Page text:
Greek civilization grew out of a combination of two earlier civilizations, Minoan and Mycenaean. Due to the geography of the land, both became great sea powers. Although their power was eventually destroyed, the Minoans and Mycenaeans left an important legacy to the Greeks.
The geography of Greece - the mountains and the sea - separated communities from each other. Although these communities spoke the same language and shared many of the same customs, no single community had power over the others. Because of this, people developed a loyalty to the community in which they lived. These communities, known as city-states, became a feature of Greek civilization.
The Greeks made many contributions to world civilization. Their accomplishments resulted, in part, because of an important religious belief. The Greeks felt their gods were honored if people tried to imitate them. The greater the skill the Greeks showed in thinking, athletic games, or the arts, the more the gods were honored. Greek effort to do their best produced a "Golden Age" of learning. Many historians call this period the "Classical Age of Greece."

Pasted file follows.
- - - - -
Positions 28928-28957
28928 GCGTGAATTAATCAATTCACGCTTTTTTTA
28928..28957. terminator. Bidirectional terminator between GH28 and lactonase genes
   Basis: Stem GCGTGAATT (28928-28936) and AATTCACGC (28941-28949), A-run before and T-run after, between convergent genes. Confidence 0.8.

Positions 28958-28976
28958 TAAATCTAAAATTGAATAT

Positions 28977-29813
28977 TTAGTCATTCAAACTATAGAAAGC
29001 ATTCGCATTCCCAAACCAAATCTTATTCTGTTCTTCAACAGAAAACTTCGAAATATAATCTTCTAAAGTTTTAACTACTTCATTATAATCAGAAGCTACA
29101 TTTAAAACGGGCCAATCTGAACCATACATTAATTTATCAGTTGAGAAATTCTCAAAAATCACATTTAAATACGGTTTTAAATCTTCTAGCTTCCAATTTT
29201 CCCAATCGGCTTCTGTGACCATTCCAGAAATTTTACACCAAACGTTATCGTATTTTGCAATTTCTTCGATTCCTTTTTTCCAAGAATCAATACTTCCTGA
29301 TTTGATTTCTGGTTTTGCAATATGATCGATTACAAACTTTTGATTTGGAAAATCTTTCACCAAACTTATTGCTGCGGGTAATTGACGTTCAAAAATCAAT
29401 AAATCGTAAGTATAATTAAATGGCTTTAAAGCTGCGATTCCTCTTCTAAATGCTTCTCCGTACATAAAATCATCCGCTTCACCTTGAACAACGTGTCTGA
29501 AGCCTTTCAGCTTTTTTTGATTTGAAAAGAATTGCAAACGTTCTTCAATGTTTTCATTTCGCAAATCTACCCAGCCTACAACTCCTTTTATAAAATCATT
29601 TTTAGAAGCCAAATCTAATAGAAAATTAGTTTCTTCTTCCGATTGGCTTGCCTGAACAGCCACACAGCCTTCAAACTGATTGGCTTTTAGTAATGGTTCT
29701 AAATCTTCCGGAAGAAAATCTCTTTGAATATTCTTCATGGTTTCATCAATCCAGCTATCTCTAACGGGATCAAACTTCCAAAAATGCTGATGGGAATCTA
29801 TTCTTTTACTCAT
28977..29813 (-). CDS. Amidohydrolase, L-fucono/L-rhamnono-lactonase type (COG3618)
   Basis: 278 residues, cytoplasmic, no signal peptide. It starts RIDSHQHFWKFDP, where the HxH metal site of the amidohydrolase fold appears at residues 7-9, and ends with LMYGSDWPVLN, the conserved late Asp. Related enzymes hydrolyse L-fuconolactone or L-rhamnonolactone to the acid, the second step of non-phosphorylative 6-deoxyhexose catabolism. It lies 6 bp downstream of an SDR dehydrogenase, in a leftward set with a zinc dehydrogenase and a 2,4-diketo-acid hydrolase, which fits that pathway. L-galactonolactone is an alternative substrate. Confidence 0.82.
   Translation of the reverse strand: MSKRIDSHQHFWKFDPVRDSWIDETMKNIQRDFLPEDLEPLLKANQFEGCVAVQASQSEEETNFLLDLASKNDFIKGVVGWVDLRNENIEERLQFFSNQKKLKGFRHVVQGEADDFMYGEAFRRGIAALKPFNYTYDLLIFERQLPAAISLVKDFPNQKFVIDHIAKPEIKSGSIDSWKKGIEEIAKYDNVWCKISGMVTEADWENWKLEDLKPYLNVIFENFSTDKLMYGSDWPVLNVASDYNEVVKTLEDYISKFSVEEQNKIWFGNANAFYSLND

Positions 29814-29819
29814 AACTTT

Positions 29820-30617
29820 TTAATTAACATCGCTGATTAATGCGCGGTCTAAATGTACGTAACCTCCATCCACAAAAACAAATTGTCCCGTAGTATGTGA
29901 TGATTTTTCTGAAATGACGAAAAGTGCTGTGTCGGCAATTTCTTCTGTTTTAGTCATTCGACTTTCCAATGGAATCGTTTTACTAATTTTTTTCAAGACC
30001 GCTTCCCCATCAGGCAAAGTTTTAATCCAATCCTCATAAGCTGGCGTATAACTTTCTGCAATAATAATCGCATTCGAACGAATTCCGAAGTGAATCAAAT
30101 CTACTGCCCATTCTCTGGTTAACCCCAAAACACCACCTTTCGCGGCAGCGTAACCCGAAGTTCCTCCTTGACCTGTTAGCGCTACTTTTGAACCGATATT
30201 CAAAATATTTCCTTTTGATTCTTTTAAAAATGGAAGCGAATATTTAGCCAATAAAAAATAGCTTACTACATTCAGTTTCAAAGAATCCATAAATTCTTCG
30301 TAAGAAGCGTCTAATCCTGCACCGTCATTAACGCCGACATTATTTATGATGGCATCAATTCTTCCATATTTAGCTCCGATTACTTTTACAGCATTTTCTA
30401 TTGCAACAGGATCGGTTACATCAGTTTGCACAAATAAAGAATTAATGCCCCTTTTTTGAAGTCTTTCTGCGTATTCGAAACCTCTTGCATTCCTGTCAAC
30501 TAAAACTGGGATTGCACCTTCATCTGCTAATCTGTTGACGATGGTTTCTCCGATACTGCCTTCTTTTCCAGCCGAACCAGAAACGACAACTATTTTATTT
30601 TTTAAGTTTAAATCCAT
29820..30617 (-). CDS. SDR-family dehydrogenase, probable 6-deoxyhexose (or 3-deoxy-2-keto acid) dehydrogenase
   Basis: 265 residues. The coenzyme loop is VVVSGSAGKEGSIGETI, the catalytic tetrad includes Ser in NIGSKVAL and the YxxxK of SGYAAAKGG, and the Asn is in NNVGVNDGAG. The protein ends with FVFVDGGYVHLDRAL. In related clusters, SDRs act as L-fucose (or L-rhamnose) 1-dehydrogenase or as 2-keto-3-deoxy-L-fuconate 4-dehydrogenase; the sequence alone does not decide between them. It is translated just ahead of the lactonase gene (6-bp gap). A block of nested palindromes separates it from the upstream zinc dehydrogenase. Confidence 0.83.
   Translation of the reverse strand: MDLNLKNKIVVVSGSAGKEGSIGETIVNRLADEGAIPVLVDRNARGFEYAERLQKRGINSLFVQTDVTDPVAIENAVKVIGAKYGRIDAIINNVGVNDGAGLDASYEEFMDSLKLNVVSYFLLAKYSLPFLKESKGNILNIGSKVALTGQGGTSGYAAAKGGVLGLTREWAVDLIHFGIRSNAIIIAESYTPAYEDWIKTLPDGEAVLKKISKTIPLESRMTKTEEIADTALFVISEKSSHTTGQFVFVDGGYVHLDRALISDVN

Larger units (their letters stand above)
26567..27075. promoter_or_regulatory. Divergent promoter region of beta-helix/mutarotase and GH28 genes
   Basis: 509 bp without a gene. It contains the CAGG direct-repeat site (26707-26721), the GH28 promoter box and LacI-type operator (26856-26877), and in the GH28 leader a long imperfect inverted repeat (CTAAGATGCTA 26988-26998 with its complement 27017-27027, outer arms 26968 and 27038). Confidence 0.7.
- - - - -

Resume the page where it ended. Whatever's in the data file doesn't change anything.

After the Greek city-stats lost their independence, many changes took place. The new rulers of Greece built empires and increased trade. At the same time, they spread Greek culture and customs. Before long, Greek ideas were influencing people from Gibraltar in northwestern Africa to India.
The Greek language came to be spoken by many people. Greek architecture was copied for new buildings. Students studied Greek literature in schools. People used Greek furniture in their homes. Greek plays became a popular form of entertainment. Business people took up Greek ways of banking. The period all this took place has come to be called the Hellenistic Age. The term "Hellenistic" means "like the Hellenes," or the Greeks.